# Finding a vector in Euclidian space that minimizes a loss function subject to some constraints

I'm trying to solve the following minimization problem, and I'm sure there must be a standard methodology that I could use, but so far I couldn't find any good references. Please let me know if you have anything in mind that could help or any references that you think would be useful for tackling this problem.

Suppose you are given $K$ points, $p_i \in R^n$, for $i \in \{1,\ldots,K\}$. Assume also that we are given $K$ constants $\delta_i$, for $i \in \{1,\ldots,K\}$. We want to find the vector $x$ that minimizes:

$\min_{x \in R^n} \sum_{i=1,\ldots,K} || x - p_i ||^2$

subject the following $K$ constraints:

$\frac{ || x - p_i ||^2 } { \sum_{j=1,\ldots,K} ||x - p_j||^2} = \delta_i$

for all $i \in {1,\ldots,K}$.

Any help is extremely welcome!

Bruno

edit: also, we know that $\sum_{i=1,\ldots,K} \delta_i = 1$.

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@Bruno: The standard methodology is to use the method of linear least squares (the linear algebra way). Check out tutorial.math.lamar.edu/Classes/LinAlg/LeastSquares.aspx and en.wikipedia.org/wiki/… –  InterestedGuest May 21 '11 at 0:02
@InterestedGuest: Yes, I was trying to solve this using least squares, but it's not clear to me how to deal with the constraints. I thought it could be a variation of the typical setting but with a slightly different loss function, but I'm not sure how to model it. In a way it looks like the opposite of LLE (Locally-Linear Embedding): here we are given an embedding (the space where the $p_i$'s live) and we want to find a point in it that is at some given relative distance of its K neighbors. However, while in LLE the embedding is being constructed, here the topology and geometry are fixed –  Bruno May 21 '11 at 6:07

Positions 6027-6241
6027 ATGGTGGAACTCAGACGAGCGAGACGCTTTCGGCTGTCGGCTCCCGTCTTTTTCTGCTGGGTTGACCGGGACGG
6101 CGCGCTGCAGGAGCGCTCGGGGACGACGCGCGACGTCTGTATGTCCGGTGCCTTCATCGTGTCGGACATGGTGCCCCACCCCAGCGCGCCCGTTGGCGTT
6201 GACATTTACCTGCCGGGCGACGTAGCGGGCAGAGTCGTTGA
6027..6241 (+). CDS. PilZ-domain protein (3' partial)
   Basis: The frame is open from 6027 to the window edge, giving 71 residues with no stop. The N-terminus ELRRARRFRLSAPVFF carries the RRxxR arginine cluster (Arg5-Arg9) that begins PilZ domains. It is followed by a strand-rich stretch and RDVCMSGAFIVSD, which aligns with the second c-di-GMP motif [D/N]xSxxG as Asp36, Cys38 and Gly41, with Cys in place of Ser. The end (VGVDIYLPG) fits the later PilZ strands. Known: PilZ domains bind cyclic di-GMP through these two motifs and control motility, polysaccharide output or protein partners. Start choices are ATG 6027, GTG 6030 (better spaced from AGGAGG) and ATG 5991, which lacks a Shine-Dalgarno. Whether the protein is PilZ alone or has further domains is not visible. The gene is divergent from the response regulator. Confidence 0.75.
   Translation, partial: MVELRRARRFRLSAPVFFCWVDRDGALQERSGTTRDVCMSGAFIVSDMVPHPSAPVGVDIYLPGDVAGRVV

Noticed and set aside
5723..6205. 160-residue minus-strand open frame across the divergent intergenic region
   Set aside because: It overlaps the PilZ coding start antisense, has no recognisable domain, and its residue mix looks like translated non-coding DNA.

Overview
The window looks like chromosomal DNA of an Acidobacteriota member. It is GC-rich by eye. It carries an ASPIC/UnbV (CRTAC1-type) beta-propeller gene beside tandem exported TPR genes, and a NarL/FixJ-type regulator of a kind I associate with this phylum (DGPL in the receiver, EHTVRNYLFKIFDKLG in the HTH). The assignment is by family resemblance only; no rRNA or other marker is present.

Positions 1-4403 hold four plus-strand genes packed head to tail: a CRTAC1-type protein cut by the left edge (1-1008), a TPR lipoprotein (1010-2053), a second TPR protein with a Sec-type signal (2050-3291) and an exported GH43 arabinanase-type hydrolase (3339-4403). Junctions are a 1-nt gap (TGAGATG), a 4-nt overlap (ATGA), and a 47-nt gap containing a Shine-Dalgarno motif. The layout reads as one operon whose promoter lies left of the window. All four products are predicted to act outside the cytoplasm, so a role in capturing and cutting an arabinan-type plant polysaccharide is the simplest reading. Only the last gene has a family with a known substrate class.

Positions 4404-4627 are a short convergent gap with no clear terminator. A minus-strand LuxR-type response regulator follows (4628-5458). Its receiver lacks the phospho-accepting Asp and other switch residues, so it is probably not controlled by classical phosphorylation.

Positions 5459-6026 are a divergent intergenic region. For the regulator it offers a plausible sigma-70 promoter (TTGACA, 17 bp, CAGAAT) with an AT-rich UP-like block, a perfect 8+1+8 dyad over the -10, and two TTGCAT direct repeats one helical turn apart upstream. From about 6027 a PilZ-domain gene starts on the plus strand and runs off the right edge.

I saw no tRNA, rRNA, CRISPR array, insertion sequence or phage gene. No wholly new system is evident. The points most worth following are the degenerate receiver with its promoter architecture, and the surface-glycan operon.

@Will: What do you mean, the function cannot change? For each $x$ that we could pick, it will be at a given distance of each of the $p_i$'s; we want the $x$ that minimizes the sum of those distances. However, at the same time we are constraining it in a way that the ratio of the distance of $x$ to a given $p_i$, relative to the total distances involved, is fixed. This is because we might want $x$ to be, for instance, 2 times closer to $p_1$ than to $p_2$. Could you please elaborate on your answer? –  Bruno May 21 '11 at 6:10
@Will: you are right; I actually forgot to include the constraint that the given $\delta_i$'s for sure sum up to 1. The basic idea is this: we have K points $v_i$ in a given space, and are given some other point Y. Y might be 2x closer to $v_1$ than to $v_2$; so $\delta_1 = 1/3$ and $\delta_2 = 2/3$. Now we are given K points $p_i$ in some other space, of different dimensionality, such that their coordinates are basically $v_i$'s coordinates, scaled. Thus, all relative distances are preserved. We want to find the point $x$ in the 2nd space that would correspond to $Y$. We do so (...) –  Bruno May 21 '11 at 7:00